Whether throwing a rock at a foe, shooting an arrow at a bulls eye, or taking aim with a cannon at a fortress, if you want to hit your target, it’s all about ballistics.
Tonight on Inquiry, we have a far ranging and lively talk with visual artist HOWARD JOHNSON. Howard has been an active artist since the late 1960s and his unique and complex work often contains iconic imagery from ancient arcane texts as well as pop culture.
Tonight on Inquiry we have a lively discussion with L. HUNTER LOVINS, President and Founder of Natural Capitalism Solutions. It is her belief that the best way to solve the impending climate crises just happens to also be the way out of our current economic crisis.
What will life be like for humanity in the year 2100? Will it be all jet packs and renegade androids? Tonight on Inquiry, we speak with writer and Professor of Theoretical Physics at City University, New York MICHIO KAKU.
Birds are great barometers of an areas environmental degradation. When bird populations are healthy and species diversity is high, you know you have found a place with a variety of protected natural habitats. There are 10,000 species of birds in the world today.
MARY CASIELLO is a unique singer and songwriter who has worked hard to carve out a performing career in New England. Tune in to find out how she started writing songs, about her experiences at the Berklee College of Music and what it takes to make it as a singer in Boston.
RICHARD S. OSTFELD is the Senior Scientist at the Cary Institute of Ecosystems Studies. For many years now he has been studying the ecology of Lyme Disease. What he and his fellow researchers have discovered will change the way you view this disease.
On August 31, 1886 a powerful earthquake devastated Charleston, South Carolina leaving most of the city in ruins and most pf the residents living on the streets. Tonight’s guests, writer SUSAN MILLAR WILLIAMS and writer/editor STEPHEN G.
Francis Alÿs is a contemporary artist who was born in Belgium but now lives and works in Mexico City.
The Netherlands has a rich history of avante guard jazz.
Tonight, Inquiry welcomes back prolific author, teacher, tour leader and originator of the Kaufman Field Guide Series KENN KAUFMAN. His new book is a wonderful study guide on how to improve your field skills as a birder.
What do Zeus, Rama, Sinbad, Finn McCool, Oya, Professor James Moriarity, The White Tights, Darth Vader, The Furies and the Daleks all have in common? They are all considered “badasses” by tonight’s guest, author BEN THOMPSON.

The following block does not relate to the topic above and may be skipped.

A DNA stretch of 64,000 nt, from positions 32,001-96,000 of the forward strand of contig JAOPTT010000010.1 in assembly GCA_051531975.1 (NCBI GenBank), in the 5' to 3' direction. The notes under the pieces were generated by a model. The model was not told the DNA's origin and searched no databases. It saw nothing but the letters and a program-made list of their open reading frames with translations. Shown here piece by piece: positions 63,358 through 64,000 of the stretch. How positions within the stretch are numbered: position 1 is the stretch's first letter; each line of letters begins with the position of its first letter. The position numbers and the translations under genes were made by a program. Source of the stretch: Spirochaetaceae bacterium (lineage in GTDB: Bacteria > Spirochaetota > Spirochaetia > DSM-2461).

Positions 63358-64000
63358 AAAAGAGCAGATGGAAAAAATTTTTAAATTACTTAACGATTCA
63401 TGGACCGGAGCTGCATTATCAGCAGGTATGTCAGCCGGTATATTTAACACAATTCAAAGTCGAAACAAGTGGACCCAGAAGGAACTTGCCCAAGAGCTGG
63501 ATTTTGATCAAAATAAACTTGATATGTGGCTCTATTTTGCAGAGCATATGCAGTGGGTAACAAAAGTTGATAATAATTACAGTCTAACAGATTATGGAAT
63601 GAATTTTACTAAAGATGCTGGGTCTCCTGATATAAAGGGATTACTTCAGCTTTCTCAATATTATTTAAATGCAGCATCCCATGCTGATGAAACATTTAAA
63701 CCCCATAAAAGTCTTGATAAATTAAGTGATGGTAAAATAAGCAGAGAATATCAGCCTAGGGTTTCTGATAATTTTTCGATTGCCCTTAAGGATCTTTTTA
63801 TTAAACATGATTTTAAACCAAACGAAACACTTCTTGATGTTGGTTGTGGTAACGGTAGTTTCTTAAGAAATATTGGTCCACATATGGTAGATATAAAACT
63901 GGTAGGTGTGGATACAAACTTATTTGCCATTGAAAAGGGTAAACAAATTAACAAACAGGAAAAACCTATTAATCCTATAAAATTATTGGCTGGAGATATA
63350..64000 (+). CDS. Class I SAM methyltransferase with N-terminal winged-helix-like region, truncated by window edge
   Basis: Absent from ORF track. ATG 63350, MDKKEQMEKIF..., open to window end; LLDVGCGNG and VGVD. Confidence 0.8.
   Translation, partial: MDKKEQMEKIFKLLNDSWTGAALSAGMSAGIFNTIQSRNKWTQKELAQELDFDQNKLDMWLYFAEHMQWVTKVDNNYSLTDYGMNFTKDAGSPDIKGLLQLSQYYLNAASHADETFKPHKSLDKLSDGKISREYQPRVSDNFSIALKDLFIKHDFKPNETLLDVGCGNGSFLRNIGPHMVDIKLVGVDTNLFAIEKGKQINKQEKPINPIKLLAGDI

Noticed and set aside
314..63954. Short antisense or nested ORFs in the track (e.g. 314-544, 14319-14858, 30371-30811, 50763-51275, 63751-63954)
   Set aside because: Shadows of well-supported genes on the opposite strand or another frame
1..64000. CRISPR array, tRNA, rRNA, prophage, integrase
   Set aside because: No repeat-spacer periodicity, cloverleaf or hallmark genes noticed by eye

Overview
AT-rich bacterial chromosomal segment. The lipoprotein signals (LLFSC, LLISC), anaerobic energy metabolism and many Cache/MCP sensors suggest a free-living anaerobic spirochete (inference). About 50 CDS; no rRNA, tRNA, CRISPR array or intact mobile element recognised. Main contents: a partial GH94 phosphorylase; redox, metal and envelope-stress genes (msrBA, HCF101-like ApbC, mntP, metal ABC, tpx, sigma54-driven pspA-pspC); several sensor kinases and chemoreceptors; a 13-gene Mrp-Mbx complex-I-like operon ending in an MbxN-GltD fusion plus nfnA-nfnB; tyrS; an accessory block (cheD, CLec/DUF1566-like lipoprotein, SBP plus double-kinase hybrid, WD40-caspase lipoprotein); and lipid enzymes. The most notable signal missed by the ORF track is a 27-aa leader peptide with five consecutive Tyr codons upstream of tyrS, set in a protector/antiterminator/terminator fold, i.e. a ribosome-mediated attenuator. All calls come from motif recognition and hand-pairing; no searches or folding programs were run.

Beginning in 1961, the United States, under President Kennedy, began using Agent Orange in Vietnam as part of their “Flexible Response” strategy for combating insurgency worldwide.
GORDON B. LANKTON is Chairman of the Board, Nypro Inc. An engineering graduate of Cornell University, in 2007 he founded the Museum of Russian Icons in Clinton, with the largest collection of Russian icons publicly displayed outside of Russia.
Edith Piaf was one of the great singers and song interpreters of the twentieth century. Yet her life reads like a latter day version of Les Miserables. Described as a Gallic fusion of Billie Holiday and Judy Garland, my guest tonight describes her as more feral than that.
Tonight on Inquiry, we welcome LISA FISCHMAN, Director of the Davis Museum at Wellesley College and LISA BINDER, Associate Curator at the Museum For African Art in New York. They will be discussing the exhibition EL ANATSUI: WHEN I LAST WROTE TO YOU ABOUT AFRICA at the Davis till June 26.
Since Paleolithic times, human societies have singled out fossil sea urchins as something unique and important. These fossils have been found, sometimes by the hundreds, in burial mounds, fashioned into ancient tools and beads, or used as good luck talismans.
Every year there is a contest to see how well computer programs can imitate human conversations. Conceived decades earlier by the legendary scientist Alan Turing, this battle between “meat and math” involves judges communicating blindly with either a computer or a human via a keyboard.
“To understand the history of fish is to understand our own origins”.
Patricia Neal was one of the most revered and well-respected actresses of stage, film and television.
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Arts, sciences and humanities build healthier, more livable, vital communities. They are essential to a strong education system. They contribute enormously to our economy.